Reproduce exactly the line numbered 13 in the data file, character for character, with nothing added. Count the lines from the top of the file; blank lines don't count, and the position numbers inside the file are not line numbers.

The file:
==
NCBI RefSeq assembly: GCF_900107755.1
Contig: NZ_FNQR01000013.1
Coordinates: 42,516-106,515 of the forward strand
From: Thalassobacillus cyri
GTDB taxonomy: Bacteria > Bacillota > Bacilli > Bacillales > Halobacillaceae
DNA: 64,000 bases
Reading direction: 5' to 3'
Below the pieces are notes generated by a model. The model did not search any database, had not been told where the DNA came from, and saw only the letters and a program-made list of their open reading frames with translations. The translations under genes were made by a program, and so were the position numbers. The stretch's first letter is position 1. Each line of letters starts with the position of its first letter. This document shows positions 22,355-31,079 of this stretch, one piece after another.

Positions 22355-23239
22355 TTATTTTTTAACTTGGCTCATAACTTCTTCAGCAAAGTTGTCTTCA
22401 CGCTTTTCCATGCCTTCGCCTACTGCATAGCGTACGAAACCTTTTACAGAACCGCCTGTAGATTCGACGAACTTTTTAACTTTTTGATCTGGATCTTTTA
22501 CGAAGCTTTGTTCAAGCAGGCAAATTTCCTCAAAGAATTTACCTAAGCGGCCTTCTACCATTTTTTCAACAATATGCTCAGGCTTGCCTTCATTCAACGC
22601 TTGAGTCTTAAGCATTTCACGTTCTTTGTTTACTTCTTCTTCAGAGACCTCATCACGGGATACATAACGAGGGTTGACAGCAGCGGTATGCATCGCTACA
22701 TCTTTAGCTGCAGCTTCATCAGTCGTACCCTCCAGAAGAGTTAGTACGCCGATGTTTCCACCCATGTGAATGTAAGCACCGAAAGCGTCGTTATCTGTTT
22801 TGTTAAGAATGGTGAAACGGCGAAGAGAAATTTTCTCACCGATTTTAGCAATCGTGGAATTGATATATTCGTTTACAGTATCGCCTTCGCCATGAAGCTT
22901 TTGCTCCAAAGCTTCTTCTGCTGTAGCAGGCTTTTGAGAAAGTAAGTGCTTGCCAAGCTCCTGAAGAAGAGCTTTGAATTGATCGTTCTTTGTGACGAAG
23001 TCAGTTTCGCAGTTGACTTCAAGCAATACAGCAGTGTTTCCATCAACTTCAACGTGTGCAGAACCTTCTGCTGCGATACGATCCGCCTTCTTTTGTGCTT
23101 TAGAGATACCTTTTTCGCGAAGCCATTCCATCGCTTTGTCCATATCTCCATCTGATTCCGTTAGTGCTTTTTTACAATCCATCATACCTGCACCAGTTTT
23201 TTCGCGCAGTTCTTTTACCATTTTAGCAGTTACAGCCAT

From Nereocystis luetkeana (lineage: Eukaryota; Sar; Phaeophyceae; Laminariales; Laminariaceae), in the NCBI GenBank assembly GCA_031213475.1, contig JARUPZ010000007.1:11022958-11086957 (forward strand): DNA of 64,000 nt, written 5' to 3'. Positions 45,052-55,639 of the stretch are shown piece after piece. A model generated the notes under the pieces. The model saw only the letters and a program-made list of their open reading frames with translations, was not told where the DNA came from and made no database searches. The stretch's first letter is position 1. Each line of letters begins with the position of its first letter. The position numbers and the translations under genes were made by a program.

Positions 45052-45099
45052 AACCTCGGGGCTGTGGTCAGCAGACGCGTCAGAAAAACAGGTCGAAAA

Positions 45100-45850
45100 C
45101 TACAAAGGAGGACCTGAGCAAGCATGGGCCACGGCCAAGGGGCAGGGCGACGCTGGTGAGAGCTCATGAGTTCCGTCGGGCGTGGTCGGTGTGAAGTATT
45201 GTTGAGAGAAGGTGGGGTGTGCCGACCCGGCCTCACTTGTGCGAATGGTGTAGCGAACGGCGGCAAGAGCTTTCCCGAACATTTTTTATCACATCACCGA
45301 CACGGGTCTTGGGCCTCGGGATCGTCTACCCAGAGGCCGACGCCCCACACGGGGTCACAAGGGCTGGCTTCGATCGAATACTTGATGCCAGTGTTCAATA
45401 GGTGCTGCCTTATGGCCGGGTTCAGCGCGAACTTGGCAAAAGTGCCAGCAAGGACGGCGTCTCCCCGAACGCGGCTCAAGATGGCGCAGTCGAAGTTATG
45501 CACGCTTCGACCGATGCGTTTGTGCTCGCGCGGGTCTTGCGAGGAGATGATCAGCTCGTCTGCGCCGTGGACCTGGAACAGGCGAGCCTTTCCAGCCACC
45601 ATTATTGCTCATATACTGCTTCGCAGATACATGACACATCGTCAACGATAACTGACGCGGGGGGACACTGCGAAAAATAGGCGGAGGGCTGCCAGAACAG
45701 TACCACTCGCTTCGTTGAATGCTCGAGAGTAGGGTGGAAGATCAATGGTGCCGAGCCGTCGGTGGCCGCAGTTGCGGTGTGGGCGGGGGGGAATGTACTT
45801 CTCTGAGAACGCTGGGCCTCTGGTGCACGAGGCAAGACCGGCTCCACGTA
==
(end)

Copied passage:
22601 TTGAGTCTTAAGCATTTCACGTTCTTTGTTTACTTCTTCTTCAGAGACCTCATCACGGGATACATAACGAGGGTTGACAGCAGCGGTATGCATCGCTACA